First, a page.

In the wake of the uprisings last year, the disharmony between Egypt’s military government and the Islamists continue to spread. Parliament recently suspended sessions for a week to protest the lack of transition by the ruling military. While the military has promised to hand over power by July 1, it will not be without setbacks and cracks in the foundation. What this points out is that the country is a long ways from being settled. Egypt’s Christians are facing the question of choosing politics or faith. It is a dilemma that many Arab Christians face. Carl Moeller with Open Doors USA says, “Christian minorities in the Middle East and other places are being particularly singled out, and persecution is increasing. In fact, our belief is that there is intentional eradication of Christianity going on in many parts of the Middle East.”
In Egypt, Christians have had to ally with the secularists in order to have enough clout to be heard in Parliament. Moeller explains, “Radical secularism here in the United States is committed to the elimination of religion from public life. But in Egypt, it’s a little bit different. I think one thing we need to remember is that the Christian church is going under a huge amount of pressure there.” In other words, in the Egyptian context, believers have to focus on common interests of the minorities and offer their support in return for the rights to practice their faith. “Radical agenda has called for the elimination of the Christian community in Egypt. Imagine that: 12 million Christians being called ‘worthless’ to the majority of the Parliament.” In this context, sharing the hope of Christ still happens, but it happens quietly. Moeller says, “The risks of doing so become exponentially greater as more extremist law has come into play. However, the Gospel continues to go forward even in greater degrees and numbers.”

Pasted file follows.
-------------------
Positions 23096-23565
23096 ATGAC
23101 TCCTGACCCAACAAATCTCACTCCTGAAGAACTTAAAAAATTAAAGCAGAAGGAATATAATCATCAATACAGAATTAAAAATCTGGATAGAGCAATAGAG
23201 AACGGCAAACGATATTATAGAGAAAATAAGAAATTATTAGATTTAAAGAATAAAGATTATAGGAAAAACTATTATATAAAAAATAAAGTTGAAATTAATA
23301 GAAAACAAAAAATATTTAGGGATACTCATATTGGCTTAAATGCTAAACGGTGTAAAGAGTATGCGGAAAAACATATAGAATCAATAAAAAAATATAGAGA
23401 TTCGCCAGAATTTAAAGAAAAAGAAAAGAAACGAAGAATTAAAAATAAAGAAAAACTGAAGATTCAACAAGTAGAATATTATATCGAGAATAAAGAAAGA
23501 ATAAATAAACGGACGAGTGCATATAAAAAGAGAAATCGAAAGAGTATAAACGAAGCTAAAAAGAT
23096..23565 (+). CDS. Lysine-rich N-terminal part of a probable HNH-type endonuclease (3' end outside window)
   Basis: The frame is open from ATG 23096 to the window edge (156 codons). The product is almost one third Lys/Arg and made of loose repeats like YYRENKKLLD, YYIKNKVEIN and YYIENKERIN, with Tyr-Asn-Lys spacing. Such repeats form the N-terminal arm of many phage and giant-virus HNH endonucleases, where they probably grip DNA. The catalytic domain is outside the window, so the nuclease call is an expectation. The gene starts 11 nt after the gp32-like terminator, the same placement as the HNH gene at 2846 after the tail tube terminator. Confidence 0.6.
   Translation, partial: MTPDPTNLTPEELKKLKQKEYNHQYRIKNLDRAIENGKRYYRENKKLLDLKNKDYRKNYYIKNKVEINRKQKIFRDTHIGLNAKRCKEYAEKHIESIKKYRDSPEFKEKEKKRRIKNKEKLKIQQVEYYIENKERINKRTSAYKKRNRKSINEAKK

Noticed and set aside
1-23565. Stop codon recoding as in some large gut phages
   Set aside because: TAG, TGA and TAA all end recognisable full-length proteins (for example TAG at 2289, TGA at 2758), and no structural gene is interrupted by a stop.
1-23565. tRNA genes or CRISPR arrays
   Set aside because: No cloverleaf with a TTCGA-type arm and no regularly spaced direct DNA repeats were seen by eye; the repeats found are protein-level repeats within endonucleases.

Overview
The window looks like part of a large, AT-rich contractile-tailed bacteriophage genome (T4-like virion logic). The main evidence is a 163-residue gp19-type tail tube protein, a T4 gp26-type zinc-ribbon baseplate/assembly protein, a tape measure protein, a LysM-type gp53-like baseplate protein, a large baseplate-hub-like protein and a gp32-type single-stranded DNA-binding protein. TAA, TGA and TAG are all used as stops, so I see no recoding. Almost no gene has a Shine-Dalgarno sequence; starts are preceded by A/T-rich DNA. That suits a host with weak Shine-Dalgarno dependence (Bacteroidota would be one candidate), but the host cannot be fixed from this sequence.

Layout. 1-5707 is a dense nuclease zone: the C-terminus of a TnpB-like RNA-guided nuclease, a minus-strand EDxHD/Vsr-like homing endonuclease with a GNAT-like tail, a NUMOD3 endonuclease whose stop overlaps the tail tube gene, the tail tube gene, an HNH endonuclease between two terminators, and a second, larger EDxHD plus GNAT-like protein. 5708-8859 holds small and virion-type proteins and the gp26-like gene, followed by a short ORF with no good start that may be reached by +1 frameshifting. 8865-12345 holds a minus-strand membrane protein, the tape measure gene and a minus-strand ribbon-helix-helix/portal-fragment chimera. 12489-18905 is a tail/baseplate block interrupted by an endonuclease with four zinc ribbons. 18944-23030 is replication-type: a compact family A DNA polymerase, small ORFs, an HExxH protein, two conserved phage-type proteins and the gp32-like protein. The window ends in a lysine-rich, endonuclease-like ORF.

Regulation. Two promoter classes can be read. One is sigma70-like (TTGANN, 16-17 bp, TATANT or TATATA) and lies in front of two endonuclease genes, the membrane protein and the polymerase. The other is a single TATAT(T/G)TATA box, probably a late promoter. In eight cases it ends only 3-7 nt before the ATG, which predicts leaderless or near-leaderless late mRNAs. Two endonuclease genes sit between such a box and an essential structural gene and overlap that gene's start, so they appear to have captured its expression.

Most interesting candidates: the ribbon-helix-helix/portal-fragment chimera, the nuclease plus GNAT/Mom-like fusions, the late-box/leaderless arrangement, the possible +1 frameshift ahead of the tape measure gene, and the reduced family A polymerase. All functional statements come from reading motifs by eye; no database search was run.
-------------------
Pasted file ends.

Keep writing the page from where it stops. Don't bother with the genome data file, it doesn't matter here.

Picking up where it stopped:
Perseverance under pressure produces what Moeller calls a Paradox of Persecution. “Christians began to understand what it took to survive…maybe as secret believers, maybe as underground believers, maybe believers who would align themselves and provide services within this society that would give them a value.” It’s kind of a “dandelion” effect: the more the Christians are persecuted, the more the Church grows. “Last year, I reported that we were able to distribute more Bibles in North Africa in the previous nine months, than we had in the previous nine years, combined,” says Moeller. “That’s an indication that there’s just an incredible amount of hunger and openness to the Gospel, despite all the opposition.”
“Egypt’s elections loom; future uncertain for Christians” Mission News Network, 26, January, 2012.